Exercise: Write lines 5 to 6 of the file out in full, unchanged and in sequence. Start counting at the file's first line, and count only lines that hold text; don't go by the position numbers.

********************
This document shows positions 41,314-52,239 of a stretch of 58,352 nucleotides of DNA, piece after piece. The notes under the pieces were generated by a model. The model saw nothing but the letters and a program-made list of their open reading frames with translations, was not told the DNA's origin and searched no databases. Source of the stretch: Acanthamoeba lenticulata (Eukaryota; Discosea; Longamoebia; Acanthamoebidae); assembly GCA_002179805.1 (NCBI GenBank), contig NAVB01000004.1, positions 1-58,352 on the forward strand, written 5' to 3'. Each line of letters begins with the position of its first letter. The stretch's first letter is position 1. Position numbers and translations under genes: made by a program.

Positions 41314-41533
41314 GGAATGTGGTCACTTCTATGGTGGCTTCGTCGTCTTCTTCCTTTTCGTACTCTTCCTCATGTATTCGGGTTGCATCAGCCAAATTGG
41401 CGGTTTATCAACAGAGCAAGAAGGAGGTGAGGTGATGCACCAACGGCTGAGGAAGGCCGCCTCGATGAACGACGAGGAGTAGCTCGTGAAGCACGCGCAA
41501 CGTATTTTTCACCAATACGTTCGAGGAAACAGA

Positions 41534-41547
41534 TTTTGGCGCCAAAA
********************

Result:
41501 CGTATTTTTCACCAATACGTTCGAGGAAACAGA

Positions 41534-41547